A Sensible Arrangement, that's all it was.
Marty Danridge Olson (is her name a tribute to the original Marty, from Janette Oke's classic Love Comes Softly I wonder?) feels that every hope of marriage and motherhood has been cut down with the death of her beloved Thomas.
Yet she has accepted a marriage proposal from widower Jake Wythe. As a bank manager, the board of trustees thinks that a wife will seal his good-standing and future success in the town. He didn't to risk having his heart torn again,so he asked for only two things: a woman content to keep up appearances, and someone who came from the Lone Star state to remind him of his home. Despite the life he has now, Jake longs to return to ranching in Texas, and he's unaware that in Marty's mind, that place symbolizes all the loss and bereavement of a past she's escaping.
They have no clue what they're getting into. To use the tried and true Texan phrase, they're about to find themselves in a heap o' trouble! :)
Marty finds Jake's lifestyle wonderful in several ways, and difficult in others. She's suddenly the object of queenly care: beautiful dresses and long hot baths and a grand home to furnish and outfit any way she see's fit. Yet she keeps her spunk, and resists some of the more onerous formalities... she even insists on befriending the household staff!
As the days of her new marriage go by, Marty draws especially close to Alice, a young lady's maid whose own story is soon told.
You see, Alice's father worked for the bank before he was murdered, before Jake came along. As Marty and Alice become more like sisters, Marty determines to find out as much as she can about those strange circumstances and protect the younger girl who's seen so much and has so much wisdom.
Yes... Marty has her work cut out for her. She's got to figure out how to become friends with all the new people she's meeting, and with her own newly wed husband. Making a marriage work based on appearances (and what Marty increasingly feels is deception) only compounds the out-of-place feelings that she has.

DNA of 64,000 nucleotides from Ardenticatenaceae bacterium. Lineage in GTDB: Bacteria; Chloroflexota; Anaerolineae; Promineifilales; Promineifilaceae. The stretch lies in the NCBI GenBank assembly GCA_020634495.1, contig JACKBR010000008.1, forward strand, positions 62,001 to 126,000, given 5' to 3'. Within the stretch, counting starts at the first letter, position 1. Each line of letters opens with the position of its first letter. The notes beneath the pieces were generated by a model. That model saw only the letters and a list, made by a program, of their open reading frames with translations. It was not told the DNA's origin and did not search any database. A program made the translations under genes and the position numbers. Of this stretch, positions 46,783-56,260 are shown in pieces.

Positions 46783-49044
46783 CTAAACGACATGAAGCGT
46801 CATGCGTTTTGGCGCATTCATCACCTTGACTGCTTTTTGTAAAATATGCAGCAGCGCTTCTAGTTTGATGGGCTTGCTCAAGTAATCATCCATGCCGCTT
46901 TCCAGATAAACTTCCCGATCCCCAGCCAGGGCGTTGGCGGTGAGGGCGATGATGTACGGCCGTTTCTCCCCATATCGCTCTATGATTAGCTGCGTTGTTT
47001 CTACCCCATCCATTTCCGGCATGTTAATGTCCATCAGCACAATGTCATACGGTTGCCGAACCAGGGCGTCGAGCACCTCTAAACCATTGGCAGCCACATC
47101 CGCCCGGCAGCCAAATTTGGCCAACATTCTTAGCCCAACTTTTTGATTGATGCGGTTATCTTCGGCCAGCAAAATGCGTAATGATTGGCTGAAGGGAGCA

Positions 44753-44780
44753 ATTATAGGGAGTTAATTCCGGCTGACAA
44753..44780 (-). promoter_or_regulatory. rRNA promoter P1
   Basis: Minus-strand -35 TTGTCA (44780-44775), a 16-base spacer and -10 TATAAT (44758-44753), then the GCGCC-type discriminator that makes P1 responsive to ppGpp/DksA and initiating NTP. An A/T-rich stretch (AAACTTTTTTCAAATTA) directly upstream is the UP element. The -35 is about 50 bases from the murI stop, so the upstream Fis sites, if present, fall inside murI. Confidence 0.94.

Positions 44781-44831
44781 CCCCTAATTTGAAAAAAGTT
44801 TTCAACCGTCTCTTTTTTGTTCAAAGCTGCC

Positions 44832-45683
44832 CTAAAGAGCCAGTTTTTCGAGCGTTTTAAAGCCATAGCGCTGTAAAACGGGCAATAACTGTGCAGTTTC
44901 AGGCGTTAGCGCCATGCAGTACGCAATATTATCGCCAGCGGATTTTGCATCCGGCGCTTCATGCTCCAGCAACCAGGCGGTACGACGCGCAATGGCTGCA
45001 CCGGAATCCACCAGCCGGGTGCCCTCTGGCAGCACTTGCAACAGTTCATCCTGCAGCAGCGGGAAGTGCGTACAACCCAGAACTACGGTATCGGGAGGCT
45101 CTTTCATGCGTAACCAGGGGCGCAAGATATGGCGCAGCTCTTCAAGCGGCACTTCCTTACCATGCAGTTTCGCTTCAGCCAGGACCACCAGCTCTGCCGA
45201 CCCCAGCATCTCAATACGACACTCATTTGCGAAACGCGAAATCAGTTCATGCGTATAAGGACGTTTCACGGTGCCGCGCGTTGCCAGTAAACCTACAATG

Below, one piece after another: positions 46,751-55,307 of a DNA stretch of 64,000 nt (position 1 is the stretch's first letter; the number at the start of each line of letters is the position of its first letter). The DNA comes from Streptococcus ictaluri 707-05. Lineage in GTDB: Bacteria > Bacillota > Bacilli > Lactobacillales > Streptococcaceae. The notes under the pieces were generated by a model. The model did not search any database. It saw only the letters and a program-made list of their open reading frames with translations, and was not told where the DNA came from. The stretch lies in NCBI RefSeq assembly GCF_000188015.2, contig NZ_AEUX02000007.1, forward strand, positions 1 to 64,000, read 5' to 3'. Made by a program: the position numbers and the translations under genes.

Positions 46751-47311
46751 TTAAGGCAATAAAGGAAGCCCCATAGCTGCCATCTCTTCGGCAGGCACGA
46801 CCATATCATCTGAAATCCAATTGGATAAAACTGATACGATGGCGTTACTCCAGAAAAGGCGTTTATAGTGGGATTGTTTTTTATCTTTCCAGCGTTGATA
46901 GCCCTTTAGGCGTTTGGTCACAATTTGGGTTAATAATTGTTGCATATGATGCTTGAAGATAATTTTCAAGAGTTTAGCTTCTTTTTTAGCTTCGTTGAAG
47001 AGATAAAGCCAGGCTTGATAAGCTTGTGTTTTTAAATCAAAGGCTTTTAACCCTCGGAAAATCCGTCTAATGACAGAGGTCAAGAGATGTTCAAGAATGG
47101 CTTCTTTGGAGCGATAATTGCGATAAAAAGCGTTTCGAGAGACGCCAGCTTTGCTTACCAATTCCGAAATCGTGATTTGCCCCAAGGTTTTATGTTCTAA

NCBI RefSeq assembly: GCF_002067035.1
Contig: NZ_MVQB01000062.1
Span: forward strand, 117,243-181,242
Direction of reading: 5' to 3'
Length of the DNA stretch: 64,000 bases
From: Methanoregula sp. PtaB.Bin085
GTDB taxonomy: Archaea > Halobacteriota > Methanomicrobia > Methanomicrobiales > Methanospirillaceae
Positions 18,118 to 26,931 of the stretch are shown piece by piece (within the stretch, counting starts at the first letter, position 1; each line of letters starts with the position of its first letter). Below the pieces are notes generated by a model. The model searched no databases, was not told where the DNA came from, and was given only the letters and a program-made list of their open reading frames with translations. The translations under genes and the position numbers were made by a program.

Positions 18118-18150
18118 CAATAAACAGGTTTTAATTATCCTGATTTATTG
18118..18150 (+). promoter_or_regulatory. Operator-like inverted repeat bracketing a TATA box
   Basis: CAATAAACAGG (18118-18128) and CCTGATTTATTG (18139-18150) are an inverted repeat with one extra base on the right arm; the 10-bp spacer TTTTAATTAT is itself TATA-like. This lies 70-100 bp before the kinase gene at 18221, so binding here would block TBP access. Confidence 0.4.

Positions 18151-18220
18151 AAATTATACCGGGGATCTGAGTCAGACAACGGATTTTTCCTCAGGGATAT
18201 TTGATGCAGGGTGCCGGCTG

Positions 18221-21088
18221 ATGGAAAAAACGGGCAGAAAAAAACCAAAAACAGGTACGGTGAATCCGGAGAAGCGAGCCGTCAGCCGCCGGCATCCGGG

Marty knows that she may never find love like Thomas gave her again, and so she determines to become Jake's best friend.
A thought that guides her in her relationships is expressed in a conversation between Marty and Alice.
Alice says that people think familiarity breeds contempt. Marty rightly responds that familiarity can encourage love and trust. How true, Marty, how true.
Too often we take advantage of the people around us, because they're just always there. Imagine what might change if we decided to become each other's friends, especially within a family!
This story will make you laugh and make you grin, and you will feel for Alice and Marty. There's also a wee bit of a mystery element, and the last few paragraphs are the sweetest part of all.
Thank you Litfuse for my review copy!
Tracie Peterson is a bestselling author who writes in both historical and contemporary genres. Her novels reveal her love for research as well as her strong desire to develop emotionally meaningful characters and stories for her readers. Tracie and her family live in Montana.